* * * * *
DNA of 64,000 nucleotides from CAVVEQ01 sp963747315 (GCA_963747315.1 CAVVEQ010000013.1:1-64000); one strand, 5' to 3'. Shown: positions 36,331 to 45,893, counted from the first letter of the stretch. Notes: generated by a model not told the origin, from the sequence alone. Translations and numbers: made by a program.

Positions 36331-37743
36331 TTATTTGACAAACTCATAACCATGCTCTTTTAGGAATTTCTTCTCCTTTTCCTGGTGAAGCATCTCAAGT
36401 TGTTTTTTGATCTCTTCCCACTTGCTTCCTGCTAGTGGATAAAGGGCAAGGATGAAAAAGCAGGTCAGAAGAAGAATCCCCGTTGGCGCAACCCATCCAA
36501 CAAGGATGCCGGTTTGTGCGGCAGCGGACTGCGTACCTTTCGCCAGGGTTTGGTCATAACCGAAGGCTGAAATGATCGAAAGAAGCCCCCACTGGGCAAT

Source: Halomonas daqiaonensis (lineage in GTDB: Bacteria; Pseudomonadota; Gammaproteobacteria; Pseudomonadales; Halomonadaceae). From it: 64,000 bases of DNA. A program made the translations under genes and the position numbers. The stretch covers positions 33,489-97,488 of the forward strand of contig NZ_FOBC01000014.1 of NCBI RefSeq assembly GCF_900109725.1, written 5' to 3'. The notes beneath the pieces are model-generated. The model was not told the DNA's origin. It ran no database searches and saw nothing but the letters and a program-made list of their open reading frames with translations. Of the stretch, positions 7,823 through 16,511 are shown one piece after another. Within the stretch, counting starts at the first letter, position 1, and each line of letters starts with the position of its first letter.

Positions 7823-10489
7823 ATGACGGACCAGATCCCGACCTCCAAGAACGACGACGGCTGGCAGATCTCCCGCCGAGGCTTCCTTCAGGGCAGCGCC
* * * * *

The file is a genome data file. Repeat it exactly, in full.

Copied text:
DNA of 64,000 nucleotides from CAVVEQ01 sp963747315 (GCA_963747315.1 CAVVEQ010000013.1:1-64000); one strand, 5' to 3'. Shown: positions 36,331 to 45,893, counted from the first letter of the stretch. Notes: generated by a model not told the origin, from the sequence alone. Translations and numbers: made by a program.

Positions 36331-37743
36331 TTATTTGACAAACTCATAACCATGCTCTTTTAGGAATTTCTTCTCCTTTTCCTGGTGAAGCATCTCAAGT
36401 TGTTTTTTGATCTCTTCCCACTTGCTTCCTGCTAGTGGATAAAGGGCAAGGATGAAAAAGCAGGTCAGAAGAAGAATCCCCGTTGGCGCAACCCATCCAA
36501 CAAGGATGCCGGTTTGTGCGGCAGCGGACTGCGTACCTTTCGCCAGGGTTTGGTCATAACCGAAGGCTGAAATGATCGAAAGAAGCCCCCACTGGGCAAT

Source: Halomonas daqiaonensis (lineage in GTDB: Bacteria; Pseudomonadota; Gammaproteobacteria; Pseudomonadales; Halomonadaceae). From it: 64,000 bases of DNA. A program made the translations under genes and the position numbers. The stretch covers positions 33,489-97,488 of the forward strand of contig NZ_FOBC01000014.1 of NCBI RefSeq assembly GCF_900109725.1, written 5' to 3'. The notes beneath the pieces are model-generated. The model was not told the DNA's origin. It ran no database searches and saw nothing but the letters and a program-made list of their open reading frames with translations. Of the stretch, positions 7,823 through 16,511 are shown one piece after another. Within the stretch, counting starts at the first letter, position 1, and each line of letters starts with the position of its first letter.

Positions 7823-10489
7823 ATGACGGACCAGATCCCGACCTCCAAGAACGACGACGGCTGGCAGATCTCCCGCCGAGGCTTCCTTCAGGGCAGCGCC